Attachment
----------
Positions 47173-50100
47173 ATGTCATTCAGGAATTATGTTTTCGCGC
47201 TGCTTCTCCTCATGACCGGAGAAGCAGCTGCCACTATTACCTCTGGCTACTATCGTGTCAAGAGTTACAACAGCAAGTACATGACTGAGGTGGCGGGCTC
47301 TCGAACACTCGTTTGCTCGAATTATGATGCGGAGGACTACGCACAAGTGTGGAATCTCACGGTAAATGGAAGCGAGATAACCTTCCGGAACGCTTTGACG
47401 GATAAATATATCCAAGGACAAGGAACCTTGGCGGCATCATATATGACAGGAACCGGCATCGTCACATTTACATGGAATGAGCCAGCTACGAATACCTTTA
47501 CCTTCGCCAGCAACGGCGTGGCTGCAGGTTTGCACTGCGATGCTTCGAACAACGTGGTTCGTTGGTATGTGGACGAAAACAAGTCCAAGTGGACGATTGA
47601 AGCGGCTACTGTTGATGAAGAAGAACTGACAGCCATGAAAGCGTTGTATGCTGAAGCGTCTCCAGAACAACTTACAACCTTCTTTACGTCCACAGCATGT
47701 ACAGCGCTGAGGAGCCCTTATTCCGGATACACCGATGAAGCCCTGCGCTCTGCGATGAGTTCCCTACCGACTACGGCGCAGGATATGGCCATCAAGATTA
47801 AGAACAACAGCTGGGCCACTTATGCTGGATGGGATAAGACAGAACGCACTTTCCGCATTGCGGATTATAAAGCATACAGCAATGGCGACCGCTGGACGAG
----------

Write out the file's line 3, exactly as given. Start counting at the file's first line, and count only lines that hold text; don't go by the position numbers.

47201 TGCTTCTCCTCATGACCGGAGAAGCAGCTGCCACTATTACCTCTGGCTACTATCGTGTCAAGAGTTACAACAGCAAGTACATGACTGAGGTGGCGGGCTC